CURTEYS, Thomas (d.c.1407), of Pill of Lanlivery and Lostwithiel, Cornw.
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Family and Education
Commr. to close the ports of Looe, Polperro and Fowey May 1401.
Thomas came from a leading Lostwithiel family, two of whose members had sat in the Commons: a Ralph Curteys† represented the borough as early as 1305, and John Curteys, perhaps Thomas’s father, did so in 1363, having earlier served as mayor of Lostwithiel in 1354. Another kinsman, Gerard Curteys, an important tin merchant, had in the 1330s held eight messuages in Lostwithiel as well as land on the nearby manor of Penlyne. Thomas’s putative father, who acted as a juror at inquests held in Cornwall following the death of the Black Prince in 1376, is likely to have been the John Curteys who was murdered near Perranporth in 1381.2
In 1373 Thomas and John Curteys were accused at the Launceston assizes of unlawfully disseising Richard Cosyn of his property in Penkneth, a vill which formed part of the town of Lostwithiel. Four years later Thomas stood surety at the Exchequer for the prior of the Benedictine house not far from the town at Tywardreath. By the time of his first return to Parliament in 1383 he had acquired property at Pill, in the nearby parish of Lanlivery, and in August that same year he and his wife obtained a licence from Bishop Brantingham of Exeter to have an oratory there, a privilege which, over 20 years later (June 1405), Bishop Stafford confirmed. Curteys once, in 1384, presented an incumbent to the church at Warleggan. In addition to these holdings, from 1400 onwards he had a reversionary interest in lands belonging to John Archer of Lizard.3
Curteys is recorded on various occasions engaged in Cornish affairs: acting as a surety for the peace at the Launceston assizes; making a property evaluation in a dispute between the bishop of Exeter and John Tregorrick†; and appearing, at the assession court of the duchy of Cornwall held in the summer of 1406, as surety for the lessee of the chases and moors at Helston-in-Kerrier.4 A more unexpected undertaking, made in 1390, was the feoffeeship of the manor of Perton in Tettenhall Regis, Staffordshire, which, with his assistance, was then entailed on Sir Humphrey Stafford I’s* heirs by his wife Elizabeth. This important connexion probably came about through Curteys’s marriage into the Northamptonshire family of Fitzwalter. In 1393 he and his wife gave up their rights to a moiety of the manor of Daventry (which Maud had presumably inherited from her father), to Henry of Bolingbroke, earl of Derby (the future Henry IV); and this probably had something to do with the grant, made to them both before Michaelmas 1400 by a patent under the seal of the duchy of Lancaster, of an annuity of £20 from the issues of the manor of Passenham, Northamptonshire, for the rest of Maud’s life. Thomas Curteys was still living in 1406-7 when the annuity was paid to him and his wife, but he had already died when, in 1408, it was sent to his widow alone.5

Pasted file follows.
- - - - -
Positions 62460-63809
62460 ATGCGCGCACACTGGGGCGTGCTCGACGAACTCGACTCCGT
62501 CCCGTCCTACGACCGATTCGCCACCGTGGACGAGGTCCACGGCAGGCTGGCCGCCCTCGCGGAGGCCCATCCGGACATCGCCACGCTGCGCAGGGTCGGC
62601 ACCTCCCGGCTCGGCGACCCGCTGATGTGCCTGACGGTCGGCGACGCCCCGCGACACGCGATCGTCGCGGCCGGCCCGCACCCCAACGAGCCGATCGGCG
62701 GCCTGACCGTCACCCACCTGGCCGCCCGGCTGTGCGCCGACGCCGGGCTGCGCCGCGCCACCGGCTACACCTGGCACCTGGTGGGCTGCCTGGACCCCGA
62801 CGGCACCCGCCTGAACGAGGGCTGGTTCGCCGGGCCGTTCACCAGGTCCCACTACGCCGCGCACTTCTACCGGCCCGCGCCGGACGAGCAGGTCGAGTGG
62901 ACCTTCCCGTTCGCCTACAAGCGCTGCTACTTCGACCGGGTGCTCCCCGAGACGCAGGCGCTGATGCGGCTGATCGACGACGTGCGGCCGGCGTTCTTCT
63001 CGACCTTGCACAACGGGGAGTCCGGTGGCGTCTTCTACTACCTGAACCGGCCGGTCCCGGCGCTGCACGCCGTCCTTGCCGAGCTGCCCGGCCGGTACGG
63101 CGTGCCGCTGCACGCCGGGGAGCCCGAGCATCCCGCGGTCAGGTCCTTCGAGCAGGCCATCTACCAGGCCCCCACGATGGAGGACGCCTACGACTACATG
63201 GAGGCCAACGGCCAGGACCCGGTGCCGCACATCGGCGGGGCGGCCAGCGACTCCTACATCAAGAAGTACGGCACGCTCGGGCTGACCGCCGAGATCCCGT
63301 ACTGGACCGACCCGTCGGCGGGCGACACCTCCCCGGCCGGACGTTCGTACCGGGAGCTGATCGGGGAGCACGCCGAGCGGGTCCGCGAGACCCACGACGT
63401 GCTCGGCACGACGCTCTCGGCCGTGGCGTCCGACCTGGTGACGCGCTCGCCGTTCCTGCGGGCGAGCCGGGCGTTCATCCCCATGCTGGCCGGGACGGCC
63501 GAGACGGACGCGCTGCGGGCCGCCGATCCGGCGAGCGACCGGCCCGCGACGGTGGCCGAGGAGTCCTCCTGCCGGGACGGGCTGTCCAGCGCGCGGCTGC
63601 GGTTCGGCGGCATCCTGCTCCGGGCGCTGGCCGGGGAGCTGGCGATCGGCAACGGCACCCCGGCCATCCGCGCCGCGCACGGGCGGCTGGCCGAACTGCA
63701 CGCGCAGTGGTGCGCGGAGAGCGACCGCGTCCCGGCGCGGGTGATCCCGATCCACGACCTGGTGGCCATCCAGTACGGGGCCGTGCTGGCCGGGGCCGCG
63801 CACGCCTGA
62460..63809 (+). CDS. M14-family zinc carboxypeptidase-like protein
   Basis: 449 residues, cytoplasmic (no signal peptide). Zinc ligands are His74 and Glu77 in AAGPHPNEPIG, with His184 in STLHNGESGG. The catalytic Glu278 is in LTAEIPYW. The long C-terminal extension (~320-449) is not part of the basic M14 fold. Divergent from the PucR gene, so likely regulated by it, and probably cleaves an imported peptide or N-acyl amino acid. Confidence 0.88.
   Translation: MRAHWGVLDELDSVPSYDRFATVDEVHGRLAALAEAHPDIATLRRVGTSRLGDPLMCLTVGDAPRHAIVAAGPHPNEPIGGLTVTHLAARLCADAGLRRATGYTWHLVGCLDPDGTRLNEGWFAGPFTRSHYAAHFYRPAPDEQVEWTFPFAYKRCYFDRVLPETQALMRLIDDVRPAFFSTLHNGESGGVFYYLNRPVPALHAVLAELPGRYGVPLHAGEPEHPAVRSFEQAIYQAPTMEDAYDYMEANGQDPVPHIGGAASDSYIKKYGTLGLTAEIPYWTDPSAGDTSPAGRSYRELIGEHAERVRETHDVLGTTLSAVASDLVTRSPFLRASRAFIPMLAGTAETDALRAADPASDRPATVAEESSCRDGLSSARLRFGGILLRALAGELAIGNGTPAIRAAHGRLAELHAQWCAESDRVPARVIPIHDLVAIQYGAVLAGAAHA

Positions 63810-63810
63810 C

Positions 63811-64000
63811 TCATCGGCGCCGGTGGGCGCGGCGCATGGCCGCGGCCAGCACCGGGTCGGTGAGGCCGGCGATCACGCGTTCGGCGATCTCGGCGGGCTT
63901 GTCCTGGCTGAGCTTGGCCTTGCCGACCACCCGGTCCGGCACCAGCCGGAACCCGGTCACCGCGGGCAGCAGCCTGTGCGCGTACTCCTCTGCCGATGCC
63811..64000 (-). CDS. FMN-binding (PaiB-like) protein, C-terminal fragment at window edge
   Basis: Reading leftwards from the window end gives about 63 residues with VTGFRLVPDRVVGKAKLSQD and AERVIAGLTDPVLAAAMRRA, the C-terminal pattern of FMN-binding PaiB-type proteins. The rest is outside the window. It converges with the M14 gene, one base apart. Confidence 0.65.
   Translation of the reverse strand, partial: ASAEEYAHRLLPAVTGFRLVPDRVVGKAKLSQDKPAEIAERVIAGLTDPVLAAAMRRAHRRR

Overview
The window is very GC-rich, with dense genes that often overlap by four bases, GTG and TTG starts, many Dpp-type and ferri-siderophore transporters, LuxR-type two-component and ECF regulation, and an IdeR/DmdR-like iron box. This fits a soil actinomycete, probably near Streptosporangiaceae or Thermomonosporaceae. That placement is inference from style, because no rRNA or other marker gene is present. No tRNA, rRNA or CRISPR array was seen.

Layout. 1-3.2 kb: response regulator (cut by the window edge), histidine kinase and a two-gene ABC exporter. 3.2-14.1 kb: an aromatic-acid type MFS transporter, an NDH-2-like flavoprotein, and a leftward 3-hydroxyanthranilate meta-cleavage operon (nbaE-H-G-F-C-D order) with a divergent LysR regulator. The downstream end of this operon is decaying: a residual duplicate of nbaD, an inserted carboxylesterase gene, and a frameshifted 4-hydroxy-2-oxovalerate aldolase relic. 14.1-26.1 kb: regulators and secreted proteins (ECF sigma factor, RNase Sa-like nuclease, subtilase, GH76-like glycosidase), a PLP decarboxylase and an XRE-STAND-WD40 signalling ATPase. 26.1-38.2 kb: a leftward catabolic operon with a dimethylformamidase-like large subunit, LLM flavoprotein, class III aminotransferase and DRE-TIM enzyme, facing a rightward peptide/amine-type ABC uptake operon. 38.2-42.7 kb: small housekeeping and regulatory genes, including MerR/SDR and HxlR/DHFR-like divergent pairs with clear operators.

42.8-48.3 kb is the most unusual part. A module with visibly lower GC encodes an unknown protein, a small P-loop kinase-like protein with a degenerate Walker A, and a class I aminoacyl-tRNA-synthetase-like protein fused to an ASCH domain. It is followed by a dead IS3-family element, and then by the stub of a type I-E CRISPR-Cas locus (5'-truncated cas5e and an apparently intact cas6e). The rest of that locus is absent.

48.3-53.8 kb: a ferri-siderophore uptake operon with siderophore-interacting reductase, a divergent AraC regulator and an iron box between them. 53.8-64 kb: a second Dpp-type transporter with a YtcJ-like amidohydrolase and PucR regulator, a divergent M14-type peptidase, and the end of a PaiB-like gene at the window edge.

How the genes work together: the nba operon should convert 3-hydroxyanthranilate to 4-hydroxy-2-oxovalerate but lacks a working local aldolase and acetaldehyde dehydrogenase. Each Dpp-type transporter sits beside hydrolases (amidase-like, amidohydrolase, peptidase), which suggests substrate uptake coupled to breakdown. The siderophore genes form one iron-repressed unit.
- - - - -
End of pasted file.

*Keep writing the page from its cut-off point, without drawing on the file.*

Ref Volumes: 1386-1421
Author: L. S. Woodger
- 1. Mon. Brasses Cornw. ed. Dunkin, pl. 9; Vivian, Vis. Cornw. 128.
- 2. Caption of Seisin (Devon and Cornw. Rec. Soc. xvii), 36, 45; CPR, 1381-5, p. 314; E306/2/2, 3; C136/7; C241/178/140; J. Hatcher, Rural Economy Duchy of Cornw. 244.
- 3. JUST 1/1476 mm. 72d, 80; CFR, ix. 21; Reg. Brantingham ed. Hingeston-Randolph, 87, 500; Reg. Stafford, 274; J. Maclean, Trigg Minor, ii. 181.
- 4. JUST 1/1502 mm. 170d, 171; CCR, 1389-92, p. 269; E306/2/7.
- 5. CPR, 1388-92, p. 19; CCR, 1419-22, p. 108; DL29/341/5517, 5519, 5522, 738/12102, 12103; DL36/2/21; DL42/2, f. 131.